Yo, AP! What, Exactly, Does Meg Whitman Regret?
When we read the story by Juliet Williams of the Associated Press in which she wrote: “Former eBay CEO Meg Whitman said [last] Tuesday she regrets taking part in a now-banned stock sale practice at Goldman Sachs . . .” we searched for a quote to back up the statement that Whitman had expressed “regret.”
There wasn’t one. “The lesson learned about it is you have to be extra vigilant about seeing any actual or perceived conflict of interest,” Whitman said. “I missed the signposts here.”
Williams wrote: “Whitman, a billionaire, said she forfeited the profits from the stock sales as part of the settlement to end the distraction of the lawsuit. She said the practice was part of the ‘normal course of business’ at the time.”
“As I look back on it, would I do it again? No,” Whitman said. However, she was also quoted saying, “There was no link between accepting these IPO shares and funneling business to Goldman.”
We tried to speak to Williams about this to find out if she had a quote in her interview in which Whitman had expressed regret about the actions she had taken in regard to Goldman Sachs – not just the legal and political fallout. But we couldn’t get through to the reporter; we were cut off by John Raess, AP’s San Francisco Bureau Chief, who referred us to corporate AP in New York for a response. More on that later.
We were concerned that Williams had attributed “regret” to Whitman that the former eBay CEO herself did not feel. Let’s be clear, “regret,” according to Webster’s New World Dictionary, is “1. to feel sorry about or mourn for (a person or thing gone, lost, etc.) 2. to feel troubled or remorseful over (something that has happened, one’s own acts, etc.) – n. 1. a troubled feeling or remorse over something that has happened, esp. over something that one has done or left undone . . .”
Our suspicion was confirmed when, in Sunday’s debate, Carla Marinucci of the Chronicle asked Whitman, and John Myers of KQED re-asked, whether she had done anything wrong in the Goldman Sachs spinning incident. Whitman replied:
“I did not do anything wrong. It was a legal and standard practice. With 20-20 hindsight, would I do it again? No, because it was called into question.”
By now it was pretty clear that Whitman didn’t regret what she’d done – she regretted what happened afterward. So we asked her spokesman Tucker Bounds whether Meg regretted having been involved in spinning IPOs that were made available to her by Goldman Sachs.
“Yes. I think the Associated Press report was completely accurate,” said Bounds, who sat in on the interview. “She’s expressed a lot of regret about the issue.”
But wait, we asked. If she did nothing wrong, what does she regret?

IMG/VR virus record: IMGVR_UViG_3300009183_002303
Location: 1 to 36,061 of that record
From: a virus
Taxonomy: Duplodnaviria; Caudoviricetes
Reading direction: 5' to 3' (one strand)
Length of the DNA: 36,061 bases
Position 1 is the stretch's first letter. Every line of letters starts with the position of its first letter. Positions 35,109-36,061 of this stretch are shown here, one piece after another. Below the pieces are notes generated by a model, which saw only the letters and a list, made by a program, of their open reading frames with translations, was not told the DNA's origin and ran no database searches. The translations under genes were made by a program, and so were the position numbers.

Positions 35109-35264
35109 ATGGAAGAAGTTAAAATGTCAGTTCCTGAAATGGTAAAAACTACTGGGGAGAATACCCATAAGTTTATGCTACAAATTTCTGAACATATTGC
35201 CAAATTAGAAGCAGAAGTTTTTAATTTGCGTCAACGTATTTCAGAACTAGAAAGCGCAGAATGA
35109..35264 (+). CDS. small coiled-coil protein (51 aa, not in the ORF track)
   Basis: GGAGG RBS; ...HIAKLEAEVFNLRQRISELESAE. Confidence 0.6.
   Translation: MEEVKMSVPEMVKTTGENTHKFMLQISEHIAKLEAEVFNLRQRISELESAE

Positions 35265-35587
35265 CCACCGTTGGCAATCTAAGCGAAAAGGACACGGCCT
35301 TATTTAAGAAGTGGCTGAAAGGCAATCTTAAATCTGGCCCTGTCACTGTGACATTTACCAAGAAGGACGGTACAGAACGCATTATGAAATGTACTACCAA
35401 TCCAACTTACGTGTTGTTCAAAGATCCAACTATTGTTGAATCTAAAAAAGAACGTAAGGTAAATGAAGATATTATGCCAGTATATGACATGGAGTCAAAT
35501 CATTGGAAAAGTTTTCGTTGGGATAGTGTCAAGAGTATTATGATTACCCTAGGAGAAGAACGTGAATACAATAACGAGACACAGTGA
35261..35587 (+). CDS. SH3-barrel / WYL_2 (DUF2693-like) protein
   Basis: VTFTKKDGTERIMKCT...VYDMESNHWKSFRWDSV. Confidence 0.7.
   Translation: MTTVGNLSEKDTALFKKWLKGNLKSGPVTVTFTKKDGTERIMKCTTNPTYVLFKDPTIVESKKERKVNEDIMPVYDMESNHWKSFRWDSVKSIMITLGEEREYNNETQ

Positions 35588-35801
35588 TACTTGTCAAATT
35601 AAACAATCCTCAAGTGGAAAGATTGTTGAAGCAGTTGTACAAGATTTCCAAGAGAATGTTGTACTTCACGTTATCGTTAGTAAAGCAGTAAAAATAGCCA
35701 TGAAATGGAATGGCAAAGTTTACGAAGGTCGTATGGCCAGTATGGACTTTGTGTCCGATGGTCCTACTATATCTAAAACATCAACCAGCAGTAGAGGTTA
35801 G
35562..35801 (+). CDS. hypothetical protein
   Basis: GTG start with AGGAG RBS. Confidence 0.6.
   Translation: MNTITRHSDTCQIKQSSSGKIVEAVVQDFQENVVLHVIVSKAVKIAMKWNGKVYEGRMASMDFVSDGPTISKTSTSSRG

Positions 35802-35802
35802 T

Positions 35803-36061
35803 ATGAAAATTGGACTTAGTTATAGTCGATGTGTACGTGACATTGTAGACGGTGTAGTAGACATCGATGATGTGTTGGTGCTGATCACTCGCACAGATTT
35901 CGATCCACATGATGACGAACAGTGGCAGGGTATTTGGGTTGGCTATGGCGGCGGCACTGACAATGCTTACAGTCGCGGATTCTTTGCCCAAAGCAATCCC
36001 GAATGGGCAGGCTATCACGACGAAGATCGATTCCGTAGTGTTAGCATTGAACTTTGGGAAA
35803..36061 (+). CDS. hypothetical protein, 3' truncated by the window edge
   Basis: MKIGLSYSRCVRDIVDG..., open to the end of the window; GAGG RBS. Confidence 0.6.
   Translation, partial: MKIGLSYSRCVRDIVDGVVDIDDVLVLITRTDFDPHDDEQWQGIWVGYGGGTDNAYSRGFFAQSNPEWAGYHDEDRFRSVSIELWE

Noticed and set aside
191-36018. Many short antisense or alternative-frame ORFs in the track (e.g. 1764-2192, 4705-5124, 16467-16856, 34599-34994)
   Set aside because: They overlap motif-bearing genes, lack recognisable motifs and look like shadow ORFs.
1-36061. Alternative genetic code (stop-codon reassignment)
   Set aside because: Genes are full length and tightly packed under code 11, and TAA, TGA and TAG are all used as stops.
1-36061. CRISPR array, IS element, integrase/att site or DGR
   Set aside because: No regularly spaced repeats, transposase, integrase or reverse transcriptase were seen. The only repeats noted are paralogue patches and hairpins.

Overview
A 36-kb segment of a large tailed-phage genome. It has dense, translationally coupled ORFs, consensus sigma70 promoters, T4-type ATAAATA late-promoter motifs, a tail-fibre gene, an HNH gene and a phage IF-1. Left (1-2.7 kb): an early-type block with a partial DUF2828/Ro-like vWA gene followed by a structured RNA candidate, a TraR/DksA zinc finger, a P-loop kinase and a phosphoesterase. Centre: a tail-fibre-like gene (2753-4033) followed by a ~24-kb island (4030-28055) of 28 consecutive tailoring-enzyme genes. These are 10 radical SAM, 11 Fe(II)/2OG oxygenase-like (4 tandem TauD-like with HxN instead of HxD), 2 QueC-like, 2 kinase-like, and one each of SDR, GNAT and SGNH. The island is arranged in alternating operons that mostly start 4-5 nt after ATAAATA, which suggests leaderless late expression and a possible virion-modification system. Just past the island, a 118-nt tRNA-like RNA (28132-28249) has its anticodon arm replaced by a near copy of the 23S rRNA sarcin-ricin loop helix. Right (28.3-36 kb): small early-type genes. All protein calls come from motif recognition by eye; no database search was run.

“That there was a perceived conflict of interest when one did not exist,” Bounds replied. “Perception is reality and that’s where the regret comes from.”
In other words, Whitman is not sorry. She’s not remorseful about what she did. She sees nothing unethical. No conflict of interest. No illicit insider advantage. She doesn’t think she did anything wrong (even if it was condemned and outlawed later on).
And that’s why the AP story was so misleading. By writing that Whitman had regrets, Williams suggested that the former eBay boss felt some remorse about what she had done when nothing could be further from the truth. The only thing Whitman regrets is that what she did was perceived to be unethical. As far as she’s concerned it was not only legal, it was just fine.
Which brings us back to our complaint to AP.
Having been told we could not talk to Juliet Williams and that we had to speak to New York, we did and, after a long conversation with Jack Stokes in Media Relations, we were encouraged to send an email outlining our complaint.
Here’s some of what we said:
It’s my belief that unless Juliet has a quote in which Whitman expresses regret, then this was an over-interpretation by the writer of an emotion which the writer has no basis to know. How do we know Whitman “regrets” what she did? We know she says she wouldn’t do the same again because it was perceived to be a conflict of interest. But we have no way of knowing — at least from the quotes Juliet shared — that Whitman has any regrets.
The evidence suggests that Whitman strongly believes — because this is what she says — that she, in fact, did nothing wrong. What is there to regret, except that the whole thing was perceived to be a conflict of interest and has since caused her some political inconvenience?